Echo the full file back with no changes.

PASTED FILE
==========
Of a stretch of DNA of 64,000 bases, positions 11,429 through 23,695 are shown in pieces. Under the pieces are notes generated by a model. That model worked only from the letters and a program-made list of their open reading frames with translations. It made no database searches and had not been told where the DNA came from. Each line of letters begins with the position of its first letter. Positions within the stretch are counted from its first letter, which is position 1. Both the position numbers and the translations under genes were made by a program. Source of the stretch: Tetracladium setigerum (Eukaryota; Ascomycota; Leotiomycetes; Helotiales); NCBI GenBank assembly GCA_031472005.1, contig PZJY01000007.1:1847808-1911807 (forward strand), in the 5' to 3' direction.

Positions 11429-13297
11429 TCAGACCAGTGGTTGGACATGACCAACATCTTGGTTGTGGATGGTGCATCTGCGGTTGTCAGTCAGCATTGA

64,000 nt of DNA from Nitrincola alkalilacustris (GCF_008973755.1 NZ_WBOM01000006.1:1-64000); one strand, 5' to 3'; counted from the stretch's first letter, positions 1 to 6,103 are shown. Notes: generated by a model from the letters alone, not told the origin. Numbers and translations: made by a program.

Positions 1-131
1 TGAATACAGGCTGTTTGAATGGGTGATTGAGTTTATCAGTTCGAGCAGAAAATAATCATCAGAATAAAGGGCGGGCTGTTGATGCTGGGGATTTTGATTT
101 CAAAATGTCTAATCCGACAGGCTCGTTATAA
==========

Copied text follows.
Of a stretch of DNA of 64,000 bases, positions 11,429 through 23,695 are shown in pieces. Under the pieces are notes generated by a model. That model worked only from the letters and a program-made list of their open reading frames with translations. It made no database searches and had not been told where the DNA came from. Each line of letters begins with the position of its first letter. Positions within the stretch are counted from its first letter, which is position 1. Both the position numbers and the translations under genes were made by a program. Source of the stretch: Tetracladium setigerum (Eukaryota; Ascomycota; Leotiomycetes; Helotiales); NCBI GenBank assembly GCA_031472005.1, contig PZJY01000007.1:1847808-1911807 (forward strand), in the 5' to 3' direction.

Positions 11429-13297
11429 TCAGACCAGTGGTTGGACATGACCAACATCTTGGTTGTGGATGGTGCATCTGCGGTTGTCAGTCAGCATTGA

64,000 nt of DNA from Nitrincola alkalilacustris (GCF_008973755.1 NZ_WBOM01000006.1:1-64000); one strand, 5' to 3'; counted from the stretch's first letter, positions 1 to 6,103 are shown. Notes: generated by a model from the letters alone, not told the origin. Numbers and translations: made by a program.

Positions 1-131
1 TGAATACAGGCTGTTTGAATGGGTGATTGAGTTTATCAGTTCGAGCAGAAAATAATCATCAGAATAAAGGGCGGGCTGTTGATGCTGGGGATTTTGATTT
101 CAAAATGTCTAATCCGACAGGCTCGTTATAA